More than a million car stereos were stolen in 1994, but in the past 15 years, yearly thefts have plummeted by more than half, NPR reports. Why? Automakers now install good stereos from the start, and “there's no market for factory radios because they normally don't fit in any other cars,” says a technician. Years ago, drivers often replaced poor stereos with devices that were easily transferred to other cars.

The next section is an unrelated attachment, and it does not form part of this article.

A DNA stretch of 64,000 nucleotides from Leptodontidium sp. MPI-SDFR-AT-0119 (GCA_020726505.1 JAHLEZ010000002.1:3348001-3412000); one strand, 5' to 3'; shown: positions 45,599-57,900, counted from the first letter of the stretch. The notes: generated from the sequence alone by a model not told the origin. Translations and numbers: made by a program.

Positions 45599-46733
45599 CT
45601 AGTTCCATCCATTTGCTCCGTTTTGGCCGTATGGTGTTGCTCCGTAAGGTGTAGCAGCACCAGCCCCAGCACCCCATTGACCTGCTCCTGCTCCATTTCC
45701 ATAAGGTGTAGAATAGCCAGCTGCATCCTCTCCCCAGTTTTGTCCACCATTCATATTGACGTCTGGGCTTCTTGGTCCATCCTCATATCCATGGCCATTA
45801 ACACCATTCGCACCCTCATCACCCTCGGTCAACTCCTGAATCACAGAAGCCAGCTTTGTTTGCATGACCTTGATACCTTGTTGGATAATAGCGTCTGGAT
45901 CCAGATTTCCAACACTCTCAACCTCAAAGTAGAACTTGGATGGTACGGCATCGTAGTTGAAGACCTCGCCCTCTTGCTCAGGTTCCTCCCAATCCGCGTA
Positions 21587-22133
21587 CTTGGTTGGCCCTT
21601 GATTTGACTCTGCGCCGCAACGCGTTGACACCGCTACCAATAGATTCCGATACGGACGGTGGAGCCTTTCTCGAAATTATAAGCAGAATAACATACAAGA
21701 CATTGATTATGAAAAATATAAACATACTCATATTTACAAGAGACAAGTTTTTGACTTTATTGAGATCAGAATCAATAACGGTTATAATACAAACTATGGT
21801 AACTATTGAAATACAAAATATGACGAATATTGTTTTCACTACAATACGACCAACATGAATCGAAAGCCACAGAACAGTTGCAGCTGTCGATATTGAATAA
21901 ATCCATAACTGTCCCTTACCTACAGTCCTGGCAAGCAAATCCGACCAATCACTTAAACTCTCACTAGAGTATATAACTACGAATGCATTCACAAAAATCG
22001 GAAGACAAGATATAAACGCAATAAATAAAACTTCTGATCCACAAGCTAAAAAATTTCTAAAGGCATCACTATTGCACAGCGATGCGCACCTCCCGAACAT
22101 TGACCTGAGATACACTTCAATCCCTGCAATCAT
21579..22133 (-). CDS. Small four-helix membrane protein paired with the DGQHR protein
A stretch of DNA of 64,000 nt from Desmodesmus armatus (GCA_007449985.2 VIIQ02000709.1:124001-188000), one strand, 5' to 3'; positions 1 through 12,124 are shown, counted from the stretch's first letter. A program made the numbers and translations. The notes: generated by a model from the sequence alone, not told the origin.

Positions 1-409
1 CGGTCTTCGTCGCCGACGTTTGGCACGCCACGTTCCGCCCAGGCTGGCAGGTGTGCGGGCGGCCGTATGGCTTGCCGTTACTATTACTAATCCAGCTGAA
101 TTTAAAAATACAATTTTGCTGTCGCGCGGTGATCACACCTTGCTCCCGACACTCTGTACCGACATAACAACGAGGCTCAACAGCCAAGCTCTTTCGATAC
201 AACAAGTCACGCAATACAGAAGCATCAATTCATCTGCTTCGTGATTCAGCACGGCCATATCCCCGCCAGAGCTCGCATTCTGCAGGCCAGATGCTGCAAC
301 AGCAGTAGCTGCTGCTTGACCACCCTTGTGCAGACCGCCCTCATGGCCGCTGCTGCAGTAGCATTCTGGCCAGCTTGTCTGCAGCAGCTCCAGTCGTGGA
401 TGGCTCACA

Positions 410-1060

As it is today, if a thief nabbed, say, a Volkswagen Jetta stereo, he could only sell it to a Jetta driver—and it would be the same stereo the driver had already. In the 1990s, a police officer said, every stolen car had the radio missing. Now, thieves will seize an umbrella or a pair of sunglasses before they take the radio.
(Read more cars stories.)